Dr. Jennifer Sarrett is currently a Lecturer at Emory University’s Center for the Study of Human Health, where she teaches courses in Health Humanities, Bioethics and Disability, and Mental Illness and Culture. Her work focuses on intellectual and developmental disabilities (I/DD) as they relate to culture, disability rights, and ethics. She began working in the field of autism and developmental 15 years ago as a special education instructor and consultant in the U.S. and abroad. With the objective of studying the role of culture in the identification, understanding, and treatment of autistic children, she obtained her PhD from Emory’s Graduate Institute of Liberal Arts (ILA), a unique interdisciplinary program. Her dissertation compared parental and professional experiences of autism in Atlanta, GA and Kerala, India. Along the way she became interested in neuroethical issues related to I/DD, including international research ethics, human rights and I/DD, and the implications of emerging technologies for early identification and diagnosis. Her work is strongly influenced by the concept of neurodiversity, a scholarly and advocacy position that works to encourage acceptance of neurological differences, including autism, rather than seeking cures and strategies to normalize autistic behavior. Dr. Sarrett has published a range of articles, including the development of a more inclusive model of human rights centered on a consideration of autistic difference; the ways images of autism depict and promote damaging tropes about autism; cultural influences on the ways parents explain their child’s autism (Spring, 2015); and ethical issues related to international research on I/DD.
Most recently, Dr. Sarrett has begun to look at the neuroethical issues related to eye tracking technologies that have the potential to identify the possibility of autism in infancy and the implications of employing widespread chromosomal microarrays (CMAs) in adults with I/DD. While both of these emerging technologies have numerous potential benefits for patients and their families—including the ability to allow families to prepare to raise an independent autistic child and the possibility of identifying molecular information important for medical treatment and health—there are numerous concerns to clinical and researchers must consider prior to widespread implementation. Concerns she considers include: Given a dearth of infant interventions, how should clinicians advise new parents who are told their infant will likely develop autism? What happens if a child is falsely identified by an eye-tracking device as likely to develop autism? And, if eye tracking is implemented globally, how will areas with already scant resources for disabled children deal with an influx of autism diagnoses? If a CMA identifies a genetic anomaly associated with I/DD in an adult, how does this influence the patient’s identity formation? How to best explain to adults with I/DD (and without!) the issues of penetrance (i.e., how likely it is a genotype will be expressed as a phenotype) and expressivity (i.e., how ‘strongly’ a gene is expressed) given the wide variability of I/DD expression?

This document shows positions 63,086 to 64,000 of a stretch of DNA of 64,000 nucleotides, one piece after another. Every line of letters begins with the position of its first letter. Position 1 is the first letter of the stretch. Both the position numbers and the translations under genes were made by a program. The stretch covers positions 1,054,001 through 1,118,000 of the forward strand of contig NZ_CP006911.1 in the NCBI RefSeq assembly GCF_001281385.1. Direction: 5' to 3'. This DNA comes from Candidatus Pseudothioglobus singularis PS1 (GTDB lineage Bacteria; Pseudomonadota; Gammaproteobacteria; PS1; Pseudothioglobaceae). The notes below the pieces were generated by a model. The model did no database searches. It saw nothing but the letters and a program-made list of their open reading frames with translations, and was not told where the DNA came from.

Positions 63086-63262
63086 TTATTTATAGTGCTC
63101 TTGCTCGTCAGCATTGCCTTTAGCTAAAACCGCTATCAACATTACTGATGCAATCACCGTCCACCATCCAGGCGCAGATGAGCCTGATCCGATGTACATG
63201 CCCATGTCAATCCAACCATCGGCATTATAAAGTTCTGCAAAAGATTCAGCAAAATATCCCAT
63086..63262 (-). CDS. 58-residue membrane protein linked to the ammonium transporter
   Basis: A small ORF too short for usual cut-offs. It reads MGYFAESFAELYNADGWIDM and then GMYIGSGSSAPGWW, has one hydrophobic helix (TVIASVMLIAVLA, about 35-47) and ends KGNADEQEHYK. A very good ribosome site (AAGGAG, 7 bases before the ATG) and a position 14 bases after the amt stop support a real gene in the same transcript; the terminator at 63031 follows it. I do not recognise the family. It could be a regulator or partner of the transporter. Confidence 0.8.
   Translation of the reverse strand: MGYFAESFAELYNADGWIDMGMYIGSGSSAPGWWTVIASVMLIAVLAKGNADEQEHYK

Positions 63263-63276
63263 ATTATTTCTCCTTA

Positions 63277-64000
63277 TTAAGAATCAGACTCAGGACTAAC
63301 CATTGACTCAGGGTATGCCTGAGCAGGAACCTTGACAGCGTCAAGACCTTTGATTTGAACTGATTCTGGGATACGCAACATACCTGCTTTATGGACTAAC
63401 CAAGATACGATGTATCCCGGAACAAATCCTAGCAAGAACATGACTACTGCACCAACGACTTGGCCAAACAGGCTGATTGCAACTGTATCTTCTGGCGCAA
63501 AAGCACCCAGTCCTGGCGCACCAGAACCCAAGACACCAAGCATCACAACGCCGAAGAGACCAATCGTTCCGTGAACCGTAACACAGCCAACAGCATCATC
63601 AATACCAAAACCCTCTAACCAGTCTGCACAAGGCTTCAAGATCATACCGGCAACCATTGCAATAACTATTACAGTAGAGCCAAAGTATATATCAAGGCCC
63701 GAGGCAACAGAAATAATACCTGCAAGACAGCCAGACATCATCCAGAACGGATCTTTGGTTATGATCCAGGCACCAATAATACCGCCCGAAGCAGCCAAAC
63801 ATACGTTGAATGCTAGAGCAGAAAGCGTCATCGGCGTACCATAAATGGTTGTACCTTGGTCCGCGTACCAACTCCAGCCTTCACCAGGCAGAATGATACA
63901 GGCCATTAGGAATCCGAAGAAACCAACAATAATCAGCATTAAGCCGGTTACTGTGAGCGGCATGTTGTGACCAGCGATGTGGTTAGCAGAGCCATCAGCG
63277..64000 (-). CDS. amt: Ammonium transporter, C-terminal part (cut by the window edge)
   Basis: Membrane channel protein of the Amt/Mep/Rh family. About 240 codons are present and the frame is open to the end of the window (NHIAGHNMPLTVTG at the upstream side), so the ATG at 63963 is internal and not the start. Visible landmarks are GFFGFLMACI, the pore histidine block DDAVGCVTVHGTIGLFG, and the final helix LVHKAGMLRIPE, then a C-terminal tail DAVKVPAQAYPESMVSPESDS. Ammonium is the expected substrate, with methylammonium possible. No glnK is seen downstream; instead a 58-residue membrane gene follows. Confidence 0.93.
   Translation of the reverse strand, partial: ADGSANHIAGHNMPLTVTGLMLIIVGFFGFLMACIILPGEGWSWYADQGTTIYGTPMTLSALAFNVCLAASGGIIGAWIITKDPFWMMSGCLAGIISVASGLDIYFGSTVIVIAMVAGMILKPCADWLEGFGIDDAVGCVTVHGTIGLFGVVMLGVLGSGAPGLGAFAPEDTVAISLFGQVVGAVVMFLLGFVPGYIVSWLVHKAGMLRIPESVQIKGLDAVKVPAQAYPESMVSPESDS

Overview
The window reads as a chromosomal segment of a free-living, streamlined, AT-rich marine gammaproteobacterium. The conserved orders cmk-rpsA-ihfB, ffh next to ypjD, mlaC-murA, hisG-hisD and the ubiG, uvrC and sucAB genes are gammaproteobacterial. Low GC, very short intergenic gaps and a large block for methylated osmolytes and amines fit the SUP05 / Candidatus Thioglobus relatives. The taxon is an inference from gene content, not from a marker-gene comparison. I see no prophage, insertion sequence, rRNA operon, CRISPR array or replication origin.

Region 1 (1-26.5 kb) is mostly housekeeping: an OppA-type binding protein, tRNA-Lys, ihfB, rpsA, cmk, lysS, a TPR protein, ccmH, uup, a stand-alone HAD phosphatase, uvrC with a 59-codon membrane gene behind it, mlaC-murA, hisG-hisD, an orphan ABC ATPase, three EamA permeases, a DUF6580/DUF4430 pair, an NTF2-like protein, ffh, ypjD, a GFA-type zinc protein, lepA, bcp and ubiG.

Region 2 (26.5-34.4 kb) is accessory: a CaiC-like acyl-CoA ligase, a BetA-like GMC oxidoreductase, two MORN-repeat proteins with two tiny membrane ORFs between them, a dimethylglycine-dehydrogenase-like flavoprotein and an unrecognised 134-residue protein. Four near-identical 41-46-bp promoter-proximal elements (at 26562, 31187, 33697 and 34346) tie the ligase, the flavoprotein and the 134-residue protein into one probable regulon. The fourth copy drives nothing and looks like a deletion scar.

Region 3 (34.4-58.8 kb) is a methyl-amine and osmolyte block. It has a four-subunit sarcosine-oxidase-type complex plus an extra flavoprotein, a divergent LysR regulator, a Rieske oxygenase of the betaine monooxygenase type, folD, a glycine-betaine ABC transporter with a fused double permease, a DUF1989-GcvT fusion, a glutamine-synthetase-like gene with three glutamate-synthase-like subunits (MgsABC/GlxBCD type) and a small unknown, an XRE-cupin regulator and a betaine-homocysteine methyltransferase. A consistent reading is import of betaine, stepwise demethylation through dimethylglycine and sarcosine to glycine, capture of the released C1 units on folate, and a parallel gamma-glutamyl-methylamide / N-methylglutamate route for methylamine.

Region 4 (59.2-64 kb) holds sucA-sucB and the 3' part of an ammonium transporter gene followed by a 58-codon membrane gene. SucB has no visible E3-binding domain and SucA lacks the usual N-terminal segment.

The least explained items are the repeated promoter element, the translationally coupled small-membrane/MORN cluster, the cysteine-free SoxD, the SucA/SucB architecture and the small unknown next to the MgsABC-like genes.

Alongside this work, Dr. Sarrett is dedicated to improve the ways parents receive a diagnosis of autism or intellectual disability. Often, parents received a diagnosis along with suggestions of the difficulty of raising a disabled child and without any discussion on the ways life with a disabled child can be rewarding, or just normal. As such, Dr. Sarrett is working with colleagues to develop a parent mentor program that pairs caregivers of children with specific disabilities with parents who are just receiving that diagnosis. The purpose is to show newly diagnosed families what living with a disabled child is like in order to dispel notions of tragedy, difficulty, and a lost future. This program is in the very early planning stages, but Dr. Sarrett hopes to have a pilot program implement in the coming year.